Deep Venous Thrombosis (DVT) Workup

Updated: Jun 05, 2019
  • Author: Kaushal (Kevin) Patel, MD; Chief Editor: Barry E Brenner, MD, PhD, FACEP  more...
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Approach Considerations

Routine blood tests that have the potential to help clinicians stratify patients with the risk for deep venous thrombosis (DVT) include D-dimer assay; levels of antithrombin III (ATIII), N-terminal pro-brain natriuretic peptide (NT-proBNP), and C-reactive protein (CRP); and erythrocyte sedimentation rate (ESR). [100]

A clinical practice guideline from the American Academy of Family Physicians (AAFP) and the American College of Physicians (ACP) provides four recommendations for the workup of patients with probable DVT). [5] First, validated clinical prediction rules should be used to estimate the pretest probability of venous thromboembolism (VTE) and interpret test results. The Wells prediction rules for DVT and for pulmonary embolism meet this standard, although the rule performs better in younger patients without comorbidities or a history of VTE than it does in other patients.

Second, in appropriately selected patients with low pretest probability of DVT or pulmonary embolism, it is reasonable to obtain a high-sensitivity D-dimer. A negative result indicates a low likelihood of VTE. Third, in patients with intermediate to high pretest probability of lower-extremity DVT, ultrasonography is recommended.

Fourth, patients with intermediate or high pretest probability of pulmonary embolism require diagnostic imaging studies. Options include a ventilation-perfusion (V/Q) scan, multidetector helical computed axial tomography (CT), and pulmonary angiography; however, CT alone may not be sufficiently sensitive to exclude pulmonary embolism in patients who have a high pretest probability of pulmonary embolism.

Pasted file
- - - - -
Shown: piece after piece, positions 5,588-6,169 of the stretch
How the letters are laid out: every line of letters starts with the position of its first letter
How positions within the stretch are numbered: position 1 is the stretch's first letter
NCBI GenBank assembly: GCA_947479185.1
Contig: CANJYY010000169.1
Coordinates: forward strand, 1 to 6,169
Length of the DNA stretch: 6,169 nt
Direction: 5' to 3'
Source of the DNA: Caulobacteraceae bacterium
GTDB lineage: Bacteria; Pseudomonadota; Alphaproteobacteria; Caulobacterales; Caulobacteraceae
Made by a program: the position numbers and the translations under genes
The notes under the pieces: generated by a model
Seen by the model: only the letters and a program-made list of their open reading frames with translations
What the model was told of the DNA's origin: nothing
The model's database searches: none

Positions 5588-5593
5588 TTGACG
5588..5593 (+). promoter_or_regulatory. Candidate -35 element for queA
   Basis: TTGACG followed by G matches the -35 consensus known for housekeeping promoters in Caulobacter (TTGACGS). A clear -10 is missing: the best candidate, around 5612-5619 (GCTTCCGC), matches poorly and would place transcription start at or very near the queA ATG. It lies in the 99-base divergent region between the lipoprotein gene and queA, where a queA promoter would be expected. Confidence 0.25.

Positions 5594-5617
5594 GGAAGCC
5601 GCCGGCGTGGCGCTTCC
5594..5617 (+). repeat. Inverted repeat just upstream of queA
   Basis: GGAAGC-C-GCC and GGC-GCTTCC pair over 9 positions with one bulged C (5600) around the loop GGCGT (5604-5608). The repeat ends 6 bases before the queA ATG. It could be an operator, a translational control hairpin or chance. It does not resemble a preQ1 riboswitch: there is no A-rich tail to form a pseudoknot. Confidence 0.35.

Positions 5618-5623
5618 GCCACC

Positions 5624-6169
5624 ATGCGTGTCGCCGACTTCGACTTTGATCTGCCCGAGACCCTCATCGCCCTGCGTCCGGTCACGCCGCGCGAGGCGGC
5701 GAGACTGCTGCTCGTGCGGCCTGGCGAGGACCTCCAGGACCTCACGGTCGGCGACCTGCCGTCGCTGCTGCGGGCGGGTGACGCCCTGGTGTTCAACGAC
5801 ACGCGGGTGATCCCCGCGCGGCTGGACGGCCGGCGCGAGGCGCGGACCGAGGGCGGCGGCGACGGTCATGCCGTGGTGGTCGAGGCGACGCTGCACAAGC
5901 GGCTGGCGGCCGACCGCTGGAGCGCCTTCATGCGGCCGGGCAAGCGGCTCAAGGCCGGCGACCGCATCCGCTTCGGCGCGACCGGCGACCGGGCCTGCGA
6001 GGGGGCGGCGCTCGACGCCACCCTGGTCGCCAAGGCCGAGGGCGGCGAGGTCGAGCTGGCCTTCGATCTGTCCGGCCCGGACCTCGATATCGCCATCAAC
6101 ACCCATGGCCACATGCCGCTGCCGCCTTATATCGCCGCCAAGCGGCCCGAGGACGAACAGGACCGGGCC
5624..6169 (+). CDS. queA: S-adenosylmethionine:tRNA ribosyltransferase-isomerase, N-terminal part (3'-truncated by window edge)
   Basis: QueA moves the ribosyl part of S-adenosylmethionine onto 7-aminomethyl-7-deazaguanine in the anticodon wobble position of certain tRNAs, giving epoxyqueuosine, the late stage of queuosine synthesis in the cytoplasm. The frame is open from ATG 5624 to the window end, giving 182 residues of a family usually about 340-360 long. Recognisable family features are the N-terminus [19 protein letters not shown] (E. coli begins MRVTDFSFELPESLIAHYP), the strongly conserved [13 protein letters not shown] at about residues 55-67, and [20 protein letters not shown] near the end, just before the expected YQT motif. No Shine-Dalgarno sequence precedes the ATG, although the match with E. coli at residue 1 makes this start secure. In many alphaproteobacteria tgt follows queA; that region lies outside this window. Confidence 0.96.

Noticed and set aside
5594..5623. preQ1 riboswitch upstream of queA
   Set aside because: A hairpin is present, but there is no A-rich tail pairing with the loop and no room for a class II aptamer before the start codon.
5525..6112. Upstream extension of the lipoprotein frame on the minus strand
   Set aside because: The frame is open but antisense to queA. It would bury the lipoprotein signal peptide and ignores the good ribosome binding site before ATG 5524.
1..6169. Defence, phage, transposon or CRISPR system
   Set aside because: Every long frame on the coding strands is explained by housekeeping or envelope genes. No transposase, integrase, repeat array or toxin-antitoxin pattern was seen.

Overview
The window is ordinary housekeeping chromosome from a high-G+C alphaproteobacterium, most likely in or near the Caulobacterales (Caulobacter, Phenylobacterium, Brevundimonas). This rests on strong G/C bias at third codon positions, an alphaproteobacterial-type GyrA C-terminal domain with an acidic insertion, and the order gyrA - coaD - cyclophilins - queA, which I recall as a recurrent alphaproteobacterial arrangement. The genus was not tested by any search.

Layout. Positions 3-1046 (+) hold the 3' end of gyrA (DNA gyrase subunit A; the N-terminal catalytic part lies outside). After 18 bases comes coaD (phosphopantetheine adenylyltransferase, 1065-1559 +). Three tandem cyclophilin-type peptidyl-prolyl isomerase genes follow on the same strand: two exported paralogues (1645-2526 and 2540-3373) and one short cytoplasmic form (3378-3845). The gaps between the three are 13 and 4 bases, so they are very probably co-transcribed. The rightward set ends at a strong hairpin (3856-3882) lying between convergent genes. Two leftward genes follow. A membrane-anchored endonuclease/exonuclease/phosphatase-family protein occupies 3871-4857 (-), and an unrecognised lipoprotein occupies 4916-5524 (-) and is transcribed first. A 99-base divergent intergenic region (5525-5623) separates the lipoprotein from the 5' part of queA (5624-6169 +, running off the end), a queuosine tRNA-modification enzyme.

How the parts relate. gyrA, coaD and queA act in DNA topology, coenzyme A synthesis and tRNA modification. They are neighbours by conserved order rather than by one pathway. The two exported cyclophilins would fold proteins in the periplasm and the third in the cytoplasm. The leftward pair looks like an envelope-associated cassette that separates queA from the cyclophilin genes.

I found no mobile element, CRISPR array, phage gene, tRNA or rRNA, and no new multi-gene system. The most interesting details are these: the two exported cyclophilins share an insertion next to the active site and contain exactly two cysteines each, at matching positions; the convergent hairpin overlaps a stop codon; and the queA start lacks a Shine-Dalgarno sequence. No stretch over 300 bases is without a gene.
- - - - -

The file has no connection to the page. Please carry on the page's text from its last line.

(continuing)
VTE remains an underdiagnosed disease, and most cases of pulmonary embolism (PE) are diagnosed at autopsy. Diagnosis depends on a high level of clinical suspicion and the presence of risk factors that prompt diagnostic study. Because the presentation is nonspecific and because the consequence of missing the diagnosis is serious, it must be excluded whenever it is a feasible differential diagnosis. Because the prevalence of the disease is 15-30% in the population at clinical risk, a widely applicable (inexpensive and simple) screening test is required.

Conclusive diagnosis historically required invasive and expensive venography, which is still considered the criterion standard. Since 1990, the diagnosis has been obtained noninvasively by means of (still expensive) sonographic examination. The validation of the simpler and cheaper D-dimer test as an initial screening test permits a rapid, widely applicable screening that may reduce the rate of missed diagnoses. Algorithms are based on pretest probabilities and D-dimer results. As many of 40% of patients with a low clinical suspicion and a negative D-dimer result require no further evaluation. [101, 102]

Kleinjan et al have proposed a diagnostic algorithm that uses a combination of a clinical decision probability, D-dimer testing, and ultrasonographic findings to exclude upper extremity DVT (UEDVT). [103]  The algorithm was feasible and completed in 390 of 406 patients (96%), excluded UEDVT from 87 patients (21%) with an unlikely clinical score and normal D-dimer levels, and identified superficial venous thrombosis in 54 (13%) and UEDVT in 103 (25%) patients. [103]

Laboratory analysis has also been used in aiding the diagnosis of venous thrombosis. Protein S, protein C, ATIII, factor V Leiden, prothrombin 20210A mutation, antiphospholipid antibodies, and homocysteine levels can be measured. Deficiencies of these factors or the presence of these abnormalities all produce a hypercoagulable state. These are rare causes of DVT. Laboratory investigations for these abnormalities are primarily indicated when DVT is diagnosed in patients younger than 50 years, when there is a confirmed family history of a hypercoagulable state or a familial deficiency, when venous thrombosis is detected in unusual sites, and in the clinical setting of warfarin-induced skin necrosis.